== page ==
Media Contact: Gwen Oldham at SF Chamber, 415-352-8839 or goldham@SFChamber.com

San Francisco Chamber of Commerce Announces Ballot Positions for November Presidential Election

San Francisco's leading business organization weighs in on key initiatives impacting businesses and the economy

San Francisco, Calif. – The San Francisco Chamber of Commerce, which represents 1,500 member businesses and over 200,000 employees in San Francisco and across the Bay Area, announced today its ballot positions for the November 6, 2012 election. Weighing in on the business-related initiatives, the Chamber will work through its political action committee (PAC), SF Forward, to actively support and oppose key initiatives impacting local businesses and the economy.

"The San Francisco Chamber of Commerce has endorsed the initiatives we believe will best help create jobs and grow the economy in San Francisco and across California," said Chamber President & CEO Steve Falk. "The Chamber remains opposed to initiatives that burden local businesses or put our continued economic recovery at risk."

On issues of statewide taxation, the Chamber supports Prop 30 (the Temporary Tax Increase to Support Education & Public Safety) because it is shorter in duration, broadly based and targeted to schools, public safety and deficit reduction. The Chamber opposes Prop 38 (the State Income Tax Increase Initiative) because it does little to reduce the state's chronic budget deficit, which continues to hamper sustained economic growth and long-term prosperity. The Chamber is also putting its support behind Proposition 39 (the California Clean Energy Jobs Act), which will restore taxes previously paid by out-of-state corporations, helping to put California businesses back on a level playing field, while helping to spur energy efficiency and alternative energy projects and close the state's budget gap.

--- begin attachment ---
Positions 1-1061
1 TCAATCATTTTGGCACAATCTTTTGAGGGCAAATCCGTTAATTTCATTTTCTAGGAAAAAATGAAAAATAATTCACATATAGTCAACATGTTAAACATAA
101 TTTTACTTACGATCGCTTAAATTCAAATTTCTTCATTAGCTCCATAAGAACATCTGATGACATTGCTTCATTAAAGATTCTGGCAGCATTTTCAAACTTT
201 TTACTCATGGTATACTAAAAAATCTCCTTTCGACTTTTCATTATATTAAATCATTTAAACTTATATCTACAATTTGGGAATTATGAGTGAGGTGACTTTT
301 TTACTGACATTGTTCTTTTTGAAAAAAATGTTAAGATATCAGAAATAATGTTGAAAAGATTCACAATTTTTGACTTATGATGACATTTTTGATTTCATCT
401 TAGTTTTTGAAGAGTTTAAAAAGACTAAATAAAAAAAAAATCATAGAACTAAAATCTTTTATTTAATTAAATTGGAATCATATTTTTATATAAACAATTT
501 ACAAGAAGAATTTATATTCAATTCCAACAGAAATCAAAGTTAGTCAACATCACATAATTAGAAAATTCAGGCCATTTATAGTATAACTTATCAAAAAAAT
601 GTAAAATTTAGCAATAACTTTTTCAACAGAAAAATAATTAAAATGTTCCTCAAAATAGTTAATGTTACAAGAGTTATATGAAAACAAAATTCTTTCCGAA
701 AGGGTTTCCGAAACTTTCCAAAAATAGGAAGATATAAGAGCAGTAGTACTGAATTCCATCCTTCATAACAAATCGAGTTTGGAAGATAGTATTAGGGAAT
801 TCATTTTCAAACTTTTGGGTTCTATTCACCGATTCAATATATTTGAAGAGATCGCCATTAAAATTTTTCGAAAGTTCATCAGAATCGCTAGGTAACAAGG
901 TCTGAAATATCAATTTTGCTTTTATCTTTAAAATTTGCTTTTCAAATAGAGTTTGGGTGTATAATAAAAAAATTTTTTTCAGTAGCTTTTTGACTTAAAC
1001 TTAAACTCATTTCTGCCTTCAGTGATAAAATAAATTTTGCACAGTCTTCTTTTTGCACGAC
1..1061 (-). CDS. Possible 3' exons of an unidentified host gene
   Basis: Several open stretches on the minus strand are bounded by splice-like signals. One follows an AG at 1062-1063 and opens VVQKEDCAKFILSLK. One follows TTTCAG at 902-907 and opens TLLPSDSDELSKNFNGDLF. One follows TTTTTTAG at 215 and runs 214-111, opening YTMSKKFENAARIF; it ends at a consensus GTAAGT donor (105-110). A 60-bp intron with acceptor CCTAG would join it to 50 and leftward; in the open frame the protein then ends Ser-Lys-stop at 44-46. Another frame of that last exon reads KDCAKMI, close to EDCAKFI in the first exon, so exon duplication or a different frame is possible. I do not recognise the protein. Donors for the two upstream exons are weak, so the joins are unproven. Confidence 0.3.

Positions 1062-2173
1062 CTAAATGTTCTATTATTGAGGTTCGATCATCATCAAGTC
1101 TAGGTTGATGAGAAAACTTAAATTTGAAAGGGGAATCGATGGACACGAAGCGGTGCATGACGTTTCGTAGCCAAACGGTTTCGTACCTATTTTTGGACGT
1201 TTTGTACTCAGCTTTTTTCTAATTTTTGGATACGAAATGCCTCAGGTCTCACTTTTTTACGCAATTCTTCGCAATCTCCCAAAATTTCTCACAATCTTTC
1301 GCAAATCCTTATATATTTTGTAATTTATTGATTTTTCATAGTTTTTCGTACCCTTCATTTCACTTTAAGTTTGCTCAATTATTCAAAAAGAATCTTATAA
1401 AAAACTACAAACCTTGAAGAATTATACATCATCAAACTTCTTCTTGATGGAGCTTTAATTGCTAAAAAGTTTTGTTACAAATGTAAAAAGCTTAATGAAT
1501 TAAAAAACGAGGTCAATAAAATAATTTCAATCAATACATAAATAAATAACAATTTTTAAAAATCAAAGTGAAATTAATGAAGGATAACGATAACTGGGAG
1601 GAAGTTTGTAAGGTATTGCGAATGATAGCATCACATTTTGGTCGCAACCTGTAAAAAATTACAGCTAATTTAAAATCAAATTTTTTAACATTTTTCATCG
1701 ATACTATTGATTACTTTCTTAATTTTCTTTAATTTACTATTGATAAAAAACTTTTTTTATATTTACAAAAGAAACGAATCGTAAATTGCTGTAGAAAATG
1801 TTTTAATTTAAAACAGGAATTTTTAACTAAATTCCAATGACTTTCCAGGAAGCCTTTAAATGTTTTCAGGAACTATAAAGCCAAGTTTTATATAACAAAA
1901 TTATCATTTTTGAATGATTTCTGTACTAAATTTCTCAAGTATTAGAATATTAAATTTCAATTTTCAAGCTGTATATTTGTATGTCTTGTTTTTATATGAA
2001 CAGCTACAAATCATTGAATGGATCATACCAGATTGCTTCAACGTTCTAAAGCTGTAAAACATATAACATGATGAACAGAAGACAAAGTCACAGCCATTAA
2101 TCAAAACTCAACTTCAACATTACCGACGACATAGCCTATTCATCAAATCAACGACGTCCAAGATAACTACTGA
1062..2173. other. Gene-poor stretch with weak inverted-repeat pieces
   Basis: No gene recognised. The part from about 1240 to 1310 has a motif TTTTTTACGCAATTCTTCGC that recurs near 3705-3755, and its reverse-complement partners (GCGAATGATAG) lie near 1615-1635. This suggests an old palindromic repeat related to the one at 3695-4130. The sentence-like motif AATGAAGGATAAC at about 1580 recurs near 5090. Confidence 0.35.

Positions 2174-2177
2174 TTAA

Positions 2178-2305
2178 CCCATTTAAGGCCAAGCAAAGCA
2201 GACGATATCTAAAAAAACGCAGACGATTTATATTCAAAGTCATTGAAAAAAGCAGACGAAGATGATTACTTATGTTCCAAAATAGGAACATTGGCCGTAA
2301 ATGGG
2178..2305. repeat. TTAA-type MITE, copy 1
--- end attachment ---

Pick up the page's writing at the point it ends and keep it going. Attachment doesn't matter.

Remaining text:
At the local level, the Chamber supports Proposition E (Business Tax Reform to Create Jobs and Grow the Economy) because it will end San Francisco's direct tax on jobs and create a broad and equitable taxation system that encourages job and business growth. While San Francisco City College will benefit from the passage of Prop 30, the Chamber breaks with its long support for local bond and parcel tax measures for education by opposing Prop A (the Community College Parcel Tax) due to the unprecedented fiscal mismanagement that caused in large part the shortfalls now facing the institution.

The Chamber took the following positions on the November 2012 Presidential Election Ballot. The Chamber's voting guide will soon be available at www.sfchamber.com/votingguide.

Proposition A - OPPOSE
Community College Parcel Tax
San Francisco City College provides critical educational and workforce development services for our city. Unfortunately, poor management and oversight of the college have left it financially unstable and the college is now at risk of losing its accreditation. San Francisco City College needs to get its financial house in order before taxpayers invest in a new parcel tax.

Proposition B - SUPPORT
Clean and Safe Neighborhood Parks Bond